“Mark Greif’s book proposes the impossible thing, a phenomenology of the present – at a moment in which the present is slipping by so fast that anything we dare call that is already signed, sealed and delivered to the past.”
– Fredric Jameson

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At the Existentialist Café
6:00 PM18:00

At the Existentialist Café

Flying Books and Knopf Canada present Sarah Bakewell and her book At the Existentialist Café: Freedom, Being and Apricot Cocktails. Together we will ponder Being-in-the-world, the Other, freedom and responsibility, and drink an apricot cocktail or two (or three).

Featuring an on-stage conversation among:

Sarah Bakewell speaking on behalf of Jean-Paul Sartre (“There is only one day left, always starting over: it is given to us at dawn and taken away from us at dusk.”)

Emily M. Keeler speaking on behalf of Simone de Beauvoir (“Let but the future be opened to her, and she will no longer be compelled to linger in the present.”)

Russell Smith on behalf of Albert Camus (“The only way to deal with an unfree world is to become so absolutely free that your very existence is an act of rebellion.”)

Wednesday April 13, 6:00 PM
The Gladstone Hotel, Melody Bar, 1214 Queen St. W.

At the Existentialist Café, Sarah Bakewell’s group portrait of Husserl, Heidegger, Sartre, Beauvoir, and the other ‘Continental’ philosophers who flourished before and after World War II, is a work of deep intelligence and sympathy, reminding us how exciting those thinkers can be. And it’s a page-turner.” — Lorin Stein, The Paris Review

SARAH BAKEWELL had a wandering childhood in Europe, Australia and England. After studying at the University of Essex, she was a curator of early printed books at the Wellcome Library before becoming a full-time writer. Her book on Montaigne, How to Live, won numerous awards, including the National Book Critics Circle Award. Bakewell lives in London, where she teaches creative writing at City University and catalogues rare book collections for the National Trust.

EMILY M. KEELER is a senior editor at The Walrus. She is formerly the Books Editor of the National Post, and her writing has appeared in the Globe and Mail, the Los Angeles Times, Maisonneuve, and Hazlitt. In 2012, Emily founded the award-winning literary magazine Little Brother, which publishes two issues per year.

RUSSELL SMITH is one of Canada’s sharpest and funniest writers. In his books, including How Insensitive, Girl Crazy, and Muriella Pent, he captures urban frenzy and exciting underworlds with a slyly urbane twist. He writes a provocative weekly column on the arts in the national Globe and Mail, and teaches in the MFA program at the University of Guelph. His most recent book, Confidence, was a finalist for the Rogers Writers’ Trust Fiction Prize and was longlisted for the Giller Prize.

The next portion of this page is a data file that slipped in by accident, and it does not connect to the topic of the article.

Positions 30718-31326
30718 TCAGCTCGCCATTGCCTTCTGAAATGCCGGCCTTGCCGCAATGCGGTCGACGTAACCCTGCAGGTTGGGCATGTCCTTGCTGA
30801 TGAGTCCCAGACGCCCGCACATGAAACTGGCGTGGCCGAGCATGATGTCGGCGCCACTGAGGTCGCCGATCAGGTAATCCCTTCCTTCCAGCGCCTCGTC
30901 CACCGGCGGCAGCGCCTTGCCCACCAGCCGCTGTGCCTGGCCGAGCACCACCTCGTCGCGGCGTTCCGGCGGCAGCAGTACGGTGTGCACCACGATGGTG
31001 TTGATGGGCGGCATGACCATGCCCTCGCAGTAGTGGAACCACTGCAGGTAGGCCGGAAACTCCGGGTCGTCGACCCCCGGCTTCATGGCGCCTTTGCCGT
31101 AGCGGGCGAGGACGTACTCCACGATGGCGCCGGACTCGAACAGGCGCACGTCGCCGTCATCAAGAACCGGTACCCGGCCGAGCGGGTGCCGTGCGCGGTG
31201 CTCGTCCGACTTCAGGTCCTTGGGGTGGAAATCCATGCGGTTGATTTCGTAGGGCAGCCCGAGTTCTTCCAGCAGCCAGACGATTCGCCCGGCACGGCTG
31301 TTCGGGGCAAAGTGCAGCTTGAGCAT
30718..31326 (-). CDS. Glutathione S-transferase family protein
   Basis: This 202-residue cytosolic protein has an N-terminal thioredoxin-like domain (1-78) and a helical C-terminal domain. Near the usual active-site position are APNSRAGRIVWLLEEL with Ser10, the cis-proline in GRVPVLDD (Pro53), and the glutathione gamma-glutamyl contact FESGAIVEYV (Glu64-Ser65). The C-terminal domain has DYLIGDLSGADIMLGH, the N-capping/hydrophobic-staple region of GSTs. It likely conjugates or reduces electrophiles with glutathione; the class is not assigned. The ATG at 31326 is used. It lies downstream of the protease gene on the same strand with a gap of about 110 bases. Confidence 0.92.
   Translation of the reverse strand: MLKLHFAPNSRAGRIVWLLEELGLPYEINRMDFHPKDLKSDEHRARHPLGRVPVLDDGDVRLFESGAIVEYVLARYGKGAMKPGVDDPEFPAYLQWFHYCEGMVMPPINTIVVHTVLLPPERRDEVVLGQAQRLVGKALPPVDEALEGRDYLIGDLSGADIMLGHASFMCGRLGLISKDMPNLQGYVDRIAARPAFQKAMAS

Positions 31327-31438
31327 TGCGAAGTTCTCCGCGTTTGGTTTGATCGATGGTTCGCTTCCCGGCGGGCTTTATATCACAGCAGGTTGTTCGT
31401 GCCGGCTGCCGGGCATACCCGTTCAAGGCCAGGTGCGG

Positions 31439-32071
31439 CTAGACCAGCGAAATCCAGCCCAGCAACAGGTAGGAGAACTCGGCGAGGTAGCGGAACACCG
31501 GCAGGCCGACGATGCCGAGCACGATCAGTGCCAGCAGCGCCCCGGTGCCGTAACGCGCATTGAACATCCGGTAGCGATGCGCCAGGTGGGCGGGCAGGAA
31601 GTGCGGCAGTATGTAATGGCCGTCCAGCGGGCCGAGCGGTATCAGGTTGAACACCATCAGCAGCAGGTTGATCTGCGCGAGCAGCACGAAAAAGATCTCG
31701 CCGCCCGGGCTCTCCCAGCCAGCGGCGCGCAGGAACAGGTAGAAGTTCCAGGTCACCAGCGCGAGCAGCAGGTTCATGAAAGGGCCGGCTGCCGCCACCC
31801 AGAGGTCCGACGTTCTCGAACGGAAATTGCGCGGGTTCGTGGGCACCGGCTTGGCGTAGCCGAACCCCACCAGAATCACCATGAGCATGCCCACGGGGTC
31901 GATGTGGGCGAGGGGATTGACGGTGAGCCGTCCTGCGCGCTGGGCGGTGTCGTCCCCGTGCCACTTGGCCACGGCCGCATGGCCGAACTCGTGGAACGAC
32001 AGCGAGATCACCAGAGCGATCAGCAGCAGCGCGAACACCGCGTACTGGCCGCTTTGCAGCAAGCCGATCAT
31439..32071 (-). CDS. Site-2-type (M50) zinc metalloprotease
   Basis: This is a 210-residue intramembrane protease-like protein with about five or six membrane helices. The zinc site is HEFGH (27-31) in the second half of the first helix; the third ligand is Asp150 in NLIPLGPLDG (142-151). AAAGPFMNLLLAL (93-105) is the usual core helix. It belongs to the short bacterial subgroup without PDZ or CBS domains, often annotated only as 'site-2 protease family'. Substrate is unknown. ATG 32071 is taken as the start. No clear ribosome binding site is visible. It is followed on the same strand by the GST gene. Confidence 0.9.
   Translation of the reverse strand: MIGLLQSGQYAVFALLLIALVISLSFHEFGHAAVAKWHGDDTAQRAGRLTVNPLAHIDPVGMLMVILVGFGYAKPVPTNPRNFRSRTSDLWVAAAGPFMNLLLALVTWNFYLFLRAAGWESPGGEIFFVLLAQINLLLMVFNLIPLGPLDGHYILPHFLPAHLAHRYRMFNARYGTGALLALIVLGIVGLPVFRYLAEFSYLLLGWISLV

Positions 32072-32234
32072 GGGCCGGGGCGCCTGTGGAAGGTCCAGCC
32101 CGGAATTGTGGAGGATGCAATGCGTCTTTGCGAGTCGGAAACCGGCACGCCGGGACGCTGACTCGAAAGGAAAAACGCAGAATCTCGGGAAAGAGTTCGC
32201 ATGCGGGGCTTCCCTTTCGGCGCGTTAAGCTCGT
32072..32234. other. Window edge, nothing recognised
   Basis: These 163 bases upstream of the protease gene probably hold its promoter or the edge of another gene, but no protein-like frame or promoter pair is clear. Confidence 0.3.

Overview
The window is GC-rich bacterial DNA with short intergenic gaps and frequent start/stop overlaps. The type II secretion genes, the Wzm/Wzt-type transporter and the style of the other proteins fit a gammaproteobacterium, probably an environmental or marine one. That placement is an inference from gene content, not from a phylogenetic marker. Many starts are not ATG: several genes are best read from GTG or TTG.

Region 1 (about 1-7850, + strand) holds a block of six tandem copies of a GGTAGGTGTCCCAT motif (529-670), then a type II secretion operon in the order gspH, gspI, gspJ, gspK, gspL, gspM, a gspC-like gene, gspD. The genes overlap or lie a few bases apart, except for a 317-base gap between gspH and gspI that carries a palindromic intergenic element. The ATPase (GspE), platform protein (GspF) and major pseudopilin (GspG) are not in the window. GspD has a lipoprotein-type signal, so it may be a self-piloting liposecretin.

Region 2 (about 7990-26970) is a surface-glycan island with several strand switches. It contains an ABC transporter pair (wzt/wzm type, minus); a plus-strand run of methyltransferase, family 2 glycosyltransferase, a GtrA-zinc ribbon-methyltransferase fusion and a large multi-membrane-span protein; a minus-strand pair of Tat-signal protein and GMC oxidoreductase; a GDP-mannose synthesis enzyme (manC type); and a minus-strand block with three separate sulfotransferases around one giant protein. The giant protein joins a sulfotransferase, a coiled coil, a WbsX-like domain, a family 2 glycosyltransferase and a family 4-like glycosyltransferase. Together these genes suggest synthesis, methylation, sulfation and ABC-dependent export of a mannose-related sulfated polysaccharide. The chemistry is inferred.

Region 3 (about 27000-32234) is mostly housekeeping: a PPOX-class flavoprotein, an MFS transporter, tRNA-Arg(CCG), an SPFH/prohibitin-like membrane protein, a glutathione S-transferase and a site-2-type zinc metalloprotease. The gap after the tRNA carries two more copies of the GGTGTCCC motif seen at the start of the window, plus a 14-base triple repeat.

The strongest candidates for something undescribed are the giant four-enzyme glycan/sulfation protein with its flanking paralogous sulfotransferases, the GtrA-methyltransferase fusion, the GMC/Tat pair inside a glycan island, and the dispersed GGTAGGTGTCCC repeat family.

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Sheila Heti at Flying Books
5:00 PM17:00

Sheila Heti at Flying Books

Sheila Heti is Flying Books' current guest chooser! Come see Sheila and her amazing selection at Flying Books inside The Weekend Variety Friday, March 4 from 5-7 PM.

Sheila Heti is the author of the acclaimed novels How Should a Person Be? and Ticknor, the short-story collection The Middle Stories, the children's book We Need a Horse, and the play All Our Happy Days Are Stupid. She is also the co-editor of Women in Clothes and co-author of The Chairs Are Where the People Go. She lives in Toronto (lucky Toronto!).

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2:00 PM14:00

Flying Books Presents: Halloween, by Lynn "I Love the Dead" Crosbie

When the clock strikes 2 PM this Saturday, Flying Books' very first guest chooser, the incomparable Lynn Crosbie, author of store best seller Where Did You Sleep Last Night, will be haunting 1080 Queen St W.

Lynn will guide you through her ghoulish choices — Maldoror, The Well-Dressed Wound, The Black Dahlia, Dark Places, Flowers in the Attic, So Much Pretty, Party Monster, The Coldest Girl in Coldtown, Helter Skelter, The Bewdley Mayhem Stories, and, of course, Rosemary's Baby. And she will sign Where Did You Sleep Last Night, her creepily obsessive tale of ghosts (starring the ravishing Kurt Cobain) and smack and sex and punk, which makes the dreamiest of the ghoulish fantasists sigh.

Best costume wins a Where Did You Sleep Last Night poster!

Lynn Crosbie is a poet, novelist, cultural critic, newspaper columnist, and academic. She teaches at the University of Toronto and the Art Gallery of Ontario, and her books include Pearl, Queen Rat, and Dorothy L'Amour, Paul's Case and Life Is About Losing Everything.

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1:00 PM13:00

Mad Scientist Christian Bök to Sign The Xenotext Oct. 4

At the end of the world, after the sun dies, there will be only Christian Bök's The Xenotext (and Keith Richards, who will be reading it). Come to Flying Books, 1080 Queen St W, on Sunday, October 4, 1-3 pm to get your piece of eternity signed by the mad scientist of Canadian poetry himself!

Bök won the 2002 Griffin Poetry Prize for Eunoia (Coach House), the international cult hit, in which each chapter had words containing only one vowel. The Xenotext (Coach House) is his long-awaited next book, and in this one, he goes biological, encoding a poem (called ‘Orpheus’) into the genome of a germ so that, in reply, the cell builds a protein that encodes yet another poem (called ‘Eurydice’). Basically, Bök is teaching bacteria to read. Don't miss out!